A study out of the University of Tennessee has concluded that communities with more walkers and cyclists are healthier than those where people must rely on cars to get around. While that seems obvious enough, it doesn’t mean it has to be this way, and it’s important to understand why.
It was published in the “American Journal of Public Health” and drew collaborators from the National Center for Environmental Health at the Centers for Disease Control and Prevention. Researchers analyzed city- and state-level data from across the United States, as well as international data from 15 countries, to study the relationship between “active travel” (bicycling or walking) and physical activity, obesity and diabetes.
The results showed that more than half of the differences in obesity rates is linked to walking and cycling rates. In addition, about 30% of the difference in obesity rates among states and cities is linked to walking and cycling rates. Clearly, how you decide to facilitate transportation is vitally important to your health.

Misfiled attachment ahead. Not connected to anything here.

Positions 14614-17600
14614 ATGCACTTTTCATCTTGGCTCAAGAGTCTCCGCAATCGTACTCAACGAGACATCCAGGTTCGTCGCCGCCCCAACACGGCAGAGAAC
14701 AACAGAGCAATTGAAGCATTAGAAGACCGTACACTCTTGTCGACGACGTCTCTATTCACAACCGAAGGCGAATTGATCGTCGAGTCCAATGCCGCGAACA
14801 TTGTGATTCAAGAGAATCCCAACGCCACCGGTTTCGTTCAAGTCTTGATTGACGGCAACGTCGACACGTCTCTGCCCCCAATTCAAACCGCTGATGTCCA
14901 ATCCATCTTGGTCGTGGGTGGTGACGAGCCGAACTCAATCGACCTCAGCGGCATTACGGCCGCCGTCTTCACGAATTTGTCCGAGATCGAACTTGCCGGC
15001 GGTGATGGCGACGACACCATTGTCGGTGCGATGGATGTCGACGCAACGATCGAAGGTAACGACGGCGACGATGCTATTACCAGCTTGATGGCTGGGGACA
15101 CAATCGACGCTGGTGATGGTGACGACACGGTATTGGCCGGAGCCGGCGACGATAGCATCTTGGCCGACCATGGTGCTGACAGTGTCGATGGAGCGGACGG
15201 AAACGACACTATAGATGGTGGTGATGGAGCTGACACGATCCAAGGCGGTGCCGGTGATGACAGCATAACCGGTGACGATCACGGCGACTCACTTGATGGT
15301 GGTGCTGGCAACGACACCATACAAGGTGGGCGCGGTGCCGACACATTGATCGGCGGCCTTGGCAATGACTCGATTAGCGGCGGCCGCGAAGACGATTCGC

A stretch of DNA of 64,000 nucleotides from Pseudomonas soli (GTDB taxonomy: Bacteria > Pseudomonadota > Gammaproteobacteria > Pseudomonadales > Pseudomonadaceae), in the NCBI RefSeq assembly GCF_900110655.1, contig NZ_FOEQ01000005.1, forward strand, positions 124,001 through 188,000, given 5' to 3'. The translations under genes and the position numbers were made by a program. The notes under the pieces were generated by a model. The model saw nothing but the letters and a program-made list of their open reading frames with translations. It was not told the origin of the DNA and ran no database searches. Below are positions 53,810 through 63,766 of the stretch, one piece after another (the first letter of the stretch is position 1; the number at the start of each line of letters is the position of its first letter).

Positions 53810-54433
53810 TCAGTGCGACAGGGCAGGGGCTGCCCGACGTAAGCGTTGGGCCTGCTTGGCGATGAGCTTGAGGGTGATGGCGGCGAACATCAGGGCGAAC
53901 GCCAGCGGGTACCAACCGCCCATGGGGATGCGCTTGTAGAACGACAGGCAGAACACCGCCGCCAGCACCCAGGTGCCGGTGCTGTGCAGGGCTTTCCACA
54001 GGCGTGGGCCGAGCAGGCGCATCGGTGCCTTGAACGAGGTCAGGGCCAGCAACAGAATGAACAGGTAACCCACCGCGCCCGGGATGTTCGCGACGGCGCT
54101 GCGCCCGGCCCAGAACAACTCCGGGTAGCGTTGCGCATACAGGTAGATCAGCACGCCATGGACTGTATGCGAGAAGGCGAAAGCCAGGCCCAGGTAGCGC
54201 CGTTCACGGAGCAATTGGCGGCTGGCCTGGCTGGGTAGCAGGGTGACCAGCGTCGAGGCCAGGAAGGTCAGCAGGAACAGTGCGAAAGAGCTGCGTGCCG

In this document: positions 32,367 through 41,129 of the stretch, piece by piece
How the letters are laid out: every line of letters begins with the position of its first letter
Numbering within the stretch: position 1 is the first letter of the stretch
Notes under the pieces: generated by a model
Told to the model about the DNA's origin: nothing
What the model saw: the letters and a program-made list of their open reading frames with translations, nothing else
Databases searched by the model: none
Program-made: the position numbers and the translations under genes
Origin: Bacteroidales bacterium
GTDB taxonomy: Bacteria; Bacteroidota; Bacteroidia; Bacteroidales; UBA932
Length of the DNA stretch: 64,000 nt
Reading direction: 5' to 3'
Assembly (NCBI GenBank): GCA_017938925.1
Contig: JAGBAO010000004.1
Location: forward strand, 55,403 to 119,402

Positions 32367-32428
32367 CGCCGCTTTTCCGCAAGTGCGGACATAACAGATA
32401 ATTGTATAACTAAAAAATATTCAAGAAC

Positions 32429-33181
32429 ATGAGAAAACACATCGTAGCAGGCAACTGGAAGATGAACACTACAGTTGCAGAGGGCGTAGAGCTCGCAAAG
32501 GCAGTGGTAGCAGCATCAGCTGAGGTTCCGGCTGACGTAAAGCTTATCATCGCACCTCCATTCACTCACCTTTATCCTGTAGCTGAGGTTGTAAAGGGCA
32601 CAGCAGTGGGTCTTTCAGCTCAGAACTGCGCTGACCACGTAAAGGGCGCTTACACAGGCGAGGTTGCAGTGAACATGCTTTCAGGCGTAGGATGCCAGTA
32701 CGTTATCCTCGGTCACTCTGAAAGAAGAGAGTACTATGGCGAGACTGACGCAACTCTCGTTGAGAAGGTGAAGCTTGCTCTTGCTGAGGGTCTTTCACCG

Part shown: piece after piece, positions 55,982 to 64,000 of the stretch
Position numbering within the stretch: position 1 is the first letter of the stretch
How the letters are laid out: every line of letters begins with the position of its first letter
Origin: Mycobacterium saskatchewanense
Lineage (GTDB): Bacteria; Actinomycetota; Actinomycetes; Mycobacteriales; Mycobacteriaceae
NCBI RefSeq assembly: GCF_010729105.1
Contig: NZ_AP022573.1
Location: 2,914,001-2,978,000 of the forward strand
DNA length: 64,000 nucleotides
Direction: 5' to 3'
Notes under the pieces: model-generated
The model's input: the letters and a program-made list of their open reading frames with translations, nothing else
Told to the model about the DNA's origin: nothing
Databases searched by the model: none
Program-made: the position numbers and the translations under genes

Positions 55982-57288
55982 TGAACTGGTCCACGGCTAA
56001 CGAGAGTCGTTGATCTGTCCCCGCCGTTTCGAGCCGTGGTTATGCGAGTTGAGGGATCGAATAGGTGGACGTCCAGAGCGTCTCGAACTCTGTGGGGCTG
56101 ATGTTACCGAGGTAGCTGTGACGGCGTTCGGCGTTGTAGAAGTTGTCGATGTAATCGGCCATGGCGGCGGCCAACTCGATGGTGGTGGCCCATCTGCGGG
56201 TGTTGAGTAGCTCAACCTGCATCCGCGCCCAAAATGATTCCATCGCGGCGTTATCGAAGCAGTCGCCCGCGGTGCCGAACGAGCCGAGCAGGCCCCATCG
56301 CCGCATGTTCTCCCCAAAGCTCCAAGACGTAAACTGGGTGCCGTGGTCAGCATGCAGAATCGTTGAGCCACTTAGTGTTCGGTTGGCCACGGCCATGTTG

This study is part of the mounting evidence that active travel has significant health benefits. What it also does is reinforce the need for American cities to encourage more walking and cycling. That, of course, takes safe, convenient and attractive things such as sidewalks, crosswalks, bike paths and lanes, and intersection modifications that protect pedestrians and cyclists.
This is a very, very big issue and you can expect it to grow in significance. A growing body of evidence suggests that differences in the built environment for physical activity influence the likelihood that people will use active transport for their daily travel. People who live in areas that are more conducive to walking and cycling are more likely to engage in these forms of active transport.
At the moment, many European countries have high rates of walking and cycling and less obesity than Australia, the U.S. and Canada, which depend on the car. In the U.S., when comparing all 50 states and 47 of the 50 largest American cities, the study found that higher rates of walking and cycling led to a higher percentage of adults who achieved recommended levels of physical activity, a lower percentage of adults who are obese, and a lower percentage of adults with diabetes.
The World Health Organization estimates that more than 300 million adults are obese, putting them at increased risk for diabetes, hypertension, cardiovascular disease, gout, gallstones, fatty liver, and some cancers. How you decide to run your life, transportation included, has major impacts on your health.